By Sahil Patel
Since what feels like the dawn of time, Google and YouTube have had a stranglehold on the online video market, dominating in volume and viewership by a mile. This year has been pretty remarkable in part because of the emergence of one legitimate competitor to YouTube, and a few potential ones.
Facebook and Vessel are just two of many companies looking to grab a larger share of the online video pie — and that’s in addition to existing “legacy” companies like AOL and Yahoo, which have significantly expanded their video businesses in the past few years.
The numbers seem to reflect what is and will be an increasingly competitive space.
According to the latest comScore data, Google/YouTube is still the top player in the online video market with 162.1 million unique viewers in the US in November.
But the distance between Google/YouTube and those sitting below it on the monthly comScore charts is not as great as it used to be. AOL crossed a major milestone in November by topping 100 million unique viewers for the first time, with nearly 103.7 million. Right behind them? Facebook, which reached 95 million uniques, according to comScore.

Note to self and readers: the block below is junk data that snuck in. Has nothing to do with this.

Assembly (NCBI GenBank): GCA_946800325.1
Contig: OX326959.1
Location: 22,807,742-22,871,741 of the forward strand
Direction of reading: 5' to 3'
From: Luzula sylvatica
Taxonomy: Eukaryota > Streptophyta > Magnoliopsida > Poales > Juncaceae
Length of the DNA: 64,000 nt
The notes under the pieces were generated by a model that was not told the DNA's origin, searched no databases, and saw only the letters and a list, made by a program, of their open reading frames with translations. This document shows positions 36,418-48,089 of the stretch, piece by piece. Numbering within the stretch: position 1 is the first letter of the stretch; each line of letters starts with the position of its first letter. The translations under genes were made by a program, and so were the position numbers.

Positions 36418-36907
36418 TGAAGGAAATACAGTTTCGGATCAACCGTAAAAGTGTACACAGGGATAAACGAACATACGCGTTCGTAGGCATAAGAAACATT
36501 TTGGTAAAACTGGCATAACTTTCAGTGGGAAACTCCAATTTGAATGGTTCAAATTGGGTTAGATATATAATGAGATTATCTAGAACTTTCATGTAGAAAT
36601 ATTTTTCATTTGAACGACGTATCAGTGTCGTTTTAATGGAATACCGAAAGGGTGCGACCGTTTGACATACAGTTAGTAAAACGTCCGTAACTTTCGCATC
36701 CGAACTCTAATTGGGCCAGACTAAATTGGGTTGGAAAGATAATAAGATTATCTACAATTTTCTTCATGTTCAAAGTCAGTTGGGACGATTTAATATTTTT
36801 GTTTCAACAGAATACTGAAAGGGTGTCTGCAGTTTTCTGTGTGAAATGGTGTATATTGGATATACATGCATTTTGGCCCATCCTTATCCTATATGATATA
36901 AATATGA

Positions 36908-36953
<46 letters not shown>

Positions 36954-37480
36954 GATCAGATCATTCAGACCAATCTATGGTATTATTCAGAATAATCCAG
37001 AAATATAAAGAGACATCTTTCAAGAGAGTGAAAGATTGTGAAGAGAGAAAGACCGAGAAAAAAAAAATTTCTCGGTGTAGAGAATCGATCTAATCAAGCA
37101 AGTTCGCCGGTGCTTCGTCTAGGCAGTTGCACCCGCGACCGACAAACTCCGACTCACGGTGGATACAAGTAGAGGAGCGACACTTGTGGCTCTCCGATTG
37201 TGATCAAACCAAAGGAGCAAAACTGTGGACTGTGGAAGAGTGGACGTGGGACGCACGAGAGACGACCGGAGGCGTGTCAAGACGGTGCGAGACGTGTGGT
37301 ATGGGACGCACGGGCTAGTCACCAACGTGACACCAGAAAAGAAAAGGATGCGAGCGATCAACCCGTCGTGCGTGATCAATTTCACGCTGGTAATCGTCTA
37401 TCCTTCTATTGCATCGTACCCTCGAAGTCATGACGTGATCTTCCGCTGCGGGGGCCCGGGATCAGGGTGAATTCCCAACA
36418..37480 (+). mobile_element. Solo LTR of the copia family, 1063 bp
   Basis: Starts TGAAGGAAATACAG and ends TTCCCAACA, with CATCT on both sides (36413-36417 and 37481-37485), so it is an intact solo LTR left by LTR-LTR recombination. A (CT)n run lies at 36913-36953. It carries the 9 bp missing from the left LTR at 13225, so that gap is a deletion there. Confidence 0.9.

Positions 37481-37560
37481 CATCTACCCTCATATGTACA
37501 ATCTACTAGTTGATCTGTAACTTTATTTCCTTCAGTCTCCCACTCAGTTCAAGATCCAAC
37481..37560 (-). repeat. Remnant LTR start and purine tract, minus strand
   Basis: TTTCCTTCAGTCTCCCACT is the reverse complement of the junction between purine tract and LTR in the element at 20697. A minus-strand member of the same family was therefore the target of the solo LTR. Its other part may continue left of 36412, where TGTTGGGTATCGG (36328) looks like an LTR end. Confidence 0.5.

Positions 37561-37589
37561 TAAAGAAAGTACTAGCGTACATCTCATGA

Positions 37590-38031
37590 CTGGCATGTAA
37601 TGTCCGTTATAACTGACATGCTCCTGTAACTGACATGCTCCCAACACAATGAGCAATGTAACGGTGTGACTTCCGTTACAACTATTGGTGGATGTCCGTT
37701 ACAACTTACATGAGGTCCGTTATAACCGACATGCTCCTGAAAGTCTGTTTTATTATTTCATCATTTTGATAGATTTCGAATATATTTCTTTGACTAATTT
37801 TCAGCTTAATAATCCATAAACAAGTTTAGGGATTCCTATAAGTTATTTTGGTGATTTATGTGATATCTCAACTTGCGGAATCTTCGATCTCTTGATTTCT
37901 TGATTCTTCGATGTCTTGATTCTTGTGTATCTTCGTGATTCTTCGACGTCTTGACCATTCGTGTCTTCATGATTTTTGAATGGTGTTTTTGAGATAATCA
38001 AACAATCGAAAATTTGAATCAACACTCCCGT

Compare these numbers to last November, when Google/YouTube had 163.5 million unique viewers, AOL had 73 million uniques, and Facebook had 66.2 million. Better yet, compare them to this past May — six months ago — when Google/YouTube boasted 150.2 million uniques, AOL had 66.2 million, and Facebook had 81.4 million.
A few caveats: In these charts, comScore measures viewing of video content on desktop devices in the US. It doesn’t account for mobile and global viewing, where Google/YouTube still surely dominate.
But the data suggests the direction online video is headed in, where there is a lot more competition for viewership and ad dollars.
For instance, the chart above demonstrates the growing strength of Facebook, which is nearly as strong as Google is in terms of video views and minutes per viewer — and no one else is even close.
Then there’s comScore’s video ad chart, where Google was fifth (with nearly 3.12 billion impressions) behind SpotXchange (6.93 billion), AOL (5.99 billion), BrightRoll (5.13 billion), and Facebook-owned LiveRail (4.88 billion) in November. While this is not certainly new information — the US online video ad business has been a five- or six-team race for a long time now — Google used to top these charts regularly.
Or as one executive from a rival video company says to me, “YouTube is a big part of the web, but [it’s] not the only part.”